If Australia wanted to find out how much they would miss the assured presence of Ricky Ponting and Michael Hussey out in the middle, they only had to look back at their batting performance against England at Edgbaston on Saturday. In an era where chasing anything under 300 in ODIs has become a breeze, they struggled to come up with a competent batting performance, as a result of which their grasp on the Champions Trophy has definitely lost a big of grip. It was a performance that reiterated they are no longer the top team in the world.
If the lack of experience in the top and middle order wasn’t haunting enough, Australia also had the miss of the services of their injured skipper Michael Clarke in this game, which only made matters worse for them. Chasing a challenging total, they needed a good start from their openers, but they were completely tied down. While England did bowl exceedingly well, the lack of aggression shown by David Warner and Shane Watson was rather surprising. Both thrive on attacking stroke play, but neither could get their act together against England. It was a thoroughly disappointing show by both.
Australia could still have got home had they put together one substantial partnership. Instead, their batsmen were guilty of losing wickets after getting starts. Phillip Hughes and Adam Voges got their eye in, but when the time came to move on to bigger things, they were heading back to the pavilion. The rest of the batting just crumbed under pressure. Stand-in skipper George Bailey did try his best to rescue the damage with a subtle half-century, but Australia had fallen way behind by then. As for James Faulkner’s attacking innings, it was merely of entertainment value.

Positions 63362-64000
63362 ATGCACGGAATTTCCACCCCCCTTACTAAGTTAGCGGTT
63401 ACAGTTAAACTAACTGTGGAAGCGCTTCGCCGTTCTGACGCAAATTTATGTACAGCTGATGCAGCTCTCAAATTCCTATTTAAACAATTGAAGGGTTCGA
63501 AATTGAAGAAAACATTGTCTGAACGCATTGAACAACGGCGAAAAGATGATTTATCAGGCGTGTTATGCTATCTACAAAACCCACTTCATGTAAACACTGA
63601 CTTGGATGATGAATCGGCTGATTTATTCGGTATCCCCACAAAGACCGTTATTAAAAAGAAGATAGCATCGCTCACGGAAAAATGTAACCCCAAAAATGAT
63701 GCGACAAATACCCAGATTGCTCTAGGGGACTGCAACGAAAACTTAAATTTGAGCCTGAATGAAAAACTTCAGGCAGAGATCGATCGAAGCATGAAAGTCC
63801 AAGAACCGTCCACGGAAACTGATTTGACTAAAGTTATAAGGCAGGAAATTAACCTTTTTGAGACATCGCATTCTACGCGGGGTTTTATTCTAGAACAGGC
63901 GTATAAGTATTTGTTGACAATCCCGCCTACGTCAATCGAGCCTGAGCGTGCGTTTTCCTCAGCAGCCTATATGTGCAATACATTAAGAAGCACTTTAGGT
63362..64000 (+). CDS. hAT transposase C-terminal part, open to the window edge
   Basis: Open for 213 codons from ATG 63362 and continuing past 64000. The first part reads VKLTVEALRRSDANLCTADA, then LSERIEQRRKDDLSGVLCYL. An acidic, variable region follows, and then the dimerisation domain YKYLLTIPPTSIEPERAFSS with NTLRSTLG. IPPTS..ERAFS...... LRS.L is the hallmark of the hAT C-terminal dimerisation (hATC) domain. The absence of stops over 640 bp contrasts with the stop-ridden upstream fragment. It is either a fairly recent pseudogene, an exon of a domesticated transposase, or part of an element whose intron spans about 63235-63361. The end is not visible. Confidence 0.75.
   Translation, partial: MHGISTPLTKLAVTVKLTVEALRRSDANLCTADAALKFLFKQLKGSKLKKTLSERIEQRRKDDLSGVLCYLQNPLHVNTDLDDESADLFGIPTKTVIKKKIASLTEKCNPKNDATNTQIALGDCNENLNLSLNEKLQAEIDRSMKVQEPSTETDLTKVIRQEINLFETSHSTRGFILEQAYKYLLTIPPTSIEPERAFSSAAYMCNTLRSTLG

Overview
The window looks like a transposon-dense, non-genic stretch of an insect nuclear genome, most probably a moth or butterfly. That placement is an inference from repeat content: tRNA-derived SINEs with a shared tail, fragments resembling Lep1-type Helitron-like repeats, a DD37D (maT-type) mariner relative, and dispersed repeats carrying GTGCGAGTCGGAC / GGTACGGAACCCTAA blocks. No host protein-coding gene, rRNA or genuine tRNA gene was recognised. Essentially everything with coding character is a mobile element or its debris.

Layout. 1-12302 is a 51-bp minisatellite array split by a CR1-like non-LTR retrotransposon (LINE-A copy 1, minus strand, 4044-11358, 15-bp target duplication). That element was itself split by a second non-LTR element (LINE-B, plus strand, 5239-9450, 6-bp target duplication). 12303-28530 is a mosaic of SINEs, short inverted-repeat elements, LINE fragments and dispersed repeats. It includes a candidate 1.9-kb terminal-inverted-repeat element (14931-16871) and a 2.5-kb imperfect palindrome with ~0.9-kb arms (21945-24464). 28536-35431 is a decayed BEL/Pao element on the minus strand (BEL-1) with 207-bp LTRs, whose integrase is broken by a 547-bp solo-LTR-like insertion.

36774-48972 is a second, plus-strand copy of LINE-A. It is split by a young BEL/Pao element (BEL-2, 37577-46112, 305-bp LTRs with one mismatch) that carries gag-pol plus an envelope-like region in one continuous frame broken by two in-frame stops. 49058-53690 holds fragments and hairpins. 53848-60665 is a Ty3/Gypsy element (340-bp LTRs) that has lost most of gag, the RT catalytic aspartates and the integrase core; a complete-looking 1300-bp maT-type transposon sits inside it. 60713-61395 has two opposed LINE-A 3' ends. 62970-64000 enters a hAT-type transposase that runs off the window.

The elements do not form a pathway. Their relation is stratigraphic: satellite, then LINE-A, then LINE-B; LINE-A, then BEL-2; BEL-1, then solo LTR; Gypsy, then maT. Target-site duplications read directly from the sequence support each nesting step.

While the lack of firepower was evident in Australia’s overall performance, it must also be said that England’s professional effort on Saturday typified their improvement in the one-day format. Their bowling on the day was particularly high class. After Stuart Broad and Tim Bresnan did the early damage, the experienced James Anderson led from the front to destroy the lower-order and accelerate Australia’s downfall. At the same time, the all-round contribution from the English bowlers was most impressive. Everyone who rolled their arm over had something to show in the wickets column – this included part-timers Joe Root and Ravi Bopara.
Earlier in the day, England were reasonably good with the bat. Like Australia even a few of their batsmen got starts and did not capitalise on the same. The difference here though was that one batsman went on register a big score, which meant the other knocks fitted in nicely as supporting acts. Ian Bell, who has been unpredictable always, was rock solid against the Aussies, and played the key role in England feeling comfortable. While skipper Alastair Cook and Jonathan Trott played decent cameos, the unbeaten rescue act by Bopara at the end of the innings equally crucial. It did not give England a match-winning score, but against the feeble Aussie batting line-up, it was more than enough.
--By A Cricket Analyst